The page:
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United States Court of Appeals

Tenth Circuit

MAR 30 1998


DENVER, a municipal corporation,

No. 97-1180
(D.C. No. 93-B-614)
(D. Colo.)



Before BRORBY, BARRETT, and BRISCOE, Circuit Judges.

After examining the briefs and appellate record, this panel has determined
unanimously that oral argument would not materially assist the determination of
this appeal. See Fed. R. App. P. 34(a); 10th Cir. R. 34.1.9. The case is therefore
ordered submitted without oral argument.
This order and judgment is not binding precedent, except under the
doctrines of law of the case, res judicata, and collateral estoppel. The court
generally disfavors the citation of orders and judgments; nevertheless, an order
and judgment may be cited under the terms and conditions of 10th Cir. R. 36.3.

Plaintiff appeals from the district courts grant of summary judgment in

favor of defendant. Plaintiff, a black male, brought suit against defendant,
claiming that defendant discriminated against him on the basis of both his sex and
race, in violation of Title VII of the Civil Rights Act of 1964, 42 U.S.C.
2000e-2000e-17, and 42 U.S.C. 1981. Plaintiff responded to a job posting
and applied for the position of Revenue Service Supervisor. He and two other
applicants, a white female and a Hispanic male, were tested and interviewed for
the position. The white female scored higher on both the written test and the oral
interview, and defendant hired her to fill the position.
The district court recognized that, because he was a male, plaintiffs claim
of discrimination based on his gender was a reverse discrimination claim. It
found that plaintiff had failed to establish a prima facie case of sex
discrimination, because he did not establish background circumstances that
support an inference that the defendant is one of those unusual employers who
discriminates against the majority. Notari v. Denver Water Dept, 971 F.2d 585,
589 (10th Cir. 1992). Regarding plaintiffs claim of race discrimination, the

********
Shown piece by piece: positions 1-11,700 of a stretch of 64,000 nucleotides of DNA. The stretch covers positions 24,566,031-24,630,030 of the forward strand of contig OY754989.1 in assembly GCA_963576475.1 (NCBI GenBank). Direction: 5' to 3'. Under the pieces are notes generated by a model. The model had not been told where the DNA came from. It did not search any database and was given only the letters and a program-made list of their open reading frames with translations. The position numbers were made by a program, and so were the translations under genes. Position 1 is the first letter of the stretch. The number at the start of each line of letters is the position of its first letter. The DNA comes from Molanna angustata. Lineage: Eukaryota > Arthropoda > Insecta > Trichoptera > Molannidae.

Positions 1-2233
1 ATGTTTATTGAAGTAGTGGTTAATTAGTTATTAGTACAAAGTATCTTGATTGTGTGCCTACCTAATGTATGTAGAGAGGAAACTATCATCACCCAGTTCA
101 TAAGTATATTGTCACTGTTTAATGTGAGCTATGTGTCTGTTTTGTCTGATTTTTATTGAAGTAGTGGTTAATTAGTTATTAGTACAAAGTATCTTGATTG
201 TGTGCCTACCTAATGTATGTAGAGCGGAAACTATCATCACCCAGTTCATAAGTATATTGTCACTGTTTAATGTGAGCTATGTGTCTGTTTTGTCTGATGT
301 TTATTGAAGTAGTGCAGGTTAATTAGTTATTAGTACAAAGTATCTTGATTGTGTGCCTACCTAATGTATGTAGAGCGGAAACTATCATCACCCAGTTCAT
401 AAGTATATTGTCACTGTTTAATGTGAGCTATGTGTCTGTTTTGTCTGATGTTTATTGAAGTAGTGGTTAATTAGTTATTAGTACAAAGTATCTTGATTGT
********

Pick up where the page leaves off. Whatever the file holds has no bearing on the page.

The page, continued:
district court found that plaintiff had established his prima facie case, but that he
had failed to show that defendants stated legitimate nondiscriminatory reason for
promoting the white female over plaintiff was pretextual. See McDonnell


Douglas Corp. v. Green, 411 U.S. 792, 802, 804 (1973) (outlining requirements
for prima facie case and setting forth burden-shifting analysis).
We review the district courts grant of summary judgment de novo, and we
will affirm if there is no genuine issue as to any material fact and . . . the
moving party is entitled to a judgment as a matter of law. Reynolds v. School
Dist. No. 1, 69 F.3d 1523, 1531 (10th Cir. 1995) (quoting Fed. R. Civ. P. 56(c)).
After having reviewed the record, we affirm the district courts order granting
defendants second motion for summary judgment for substantially the same
reasons set forth therein.
On appeal, plaintiff argues that the district court erred in applying the
modified prima facie case requirements for claims of reverse discrimination, see
Notari, 971 F.2d at 589, because he is a black male and is, therefore, entitled to
the presumptions accorded to those belonging to a disfavored group. Plaintiff
offers no authority in support of this novel proposition, and we have found none.
Plaintiffs gender discrimination claim is based on his gender, and he is a member
of the historically favored majority with regard to gender. Plaintiff belongs to a
disfavored group because of his race, and he is, therefore, entitled to the
presumption afforded minorities in the traditional prima facie case requirements
regarding his claim that he was discriminated against on account of his race. The
two claims, race discrimination and sex discrimination, are separate claims, and

the circumstances that determine the analysis to be applied to each claim do not
overlap. Cf. Reynolds, 69 F.3d at 1534 (applying Notari reverse discrimination
requirements for prima facie case in case involving race discrimination claim by
white female); Sanchez v. Philip Morris Inc., 992 F.2d 244, 248 (10th Cir. 1993)
(applying reverse gender discrimination prima facie case analysis to gender
discrimination claim of Hispanic male). The district court was correct to apply
the modified reverse discrimination analysis to plaintiffs claim of sex
discrimination. 1
The motion to file the addendum under seal is granted. The judgment of
the United States District Court for the District of Colorado is AFFIRMED.

Entered for the Court

Wade Brorby
Circuit Judge

In his brief on appeal, plaintiff argues that evidence that one of the
individuals responsible for the hiring decision had previously made derogatory
racial references establishes pretext. Plaintiff did not present that argument to the
district court; the district court, therefore, did not address it, and we decline to
consider it for the first time on appeal. See Walker v. Mather (In re Walker),959
F.2d 894, 896 (10th Cir. 1992).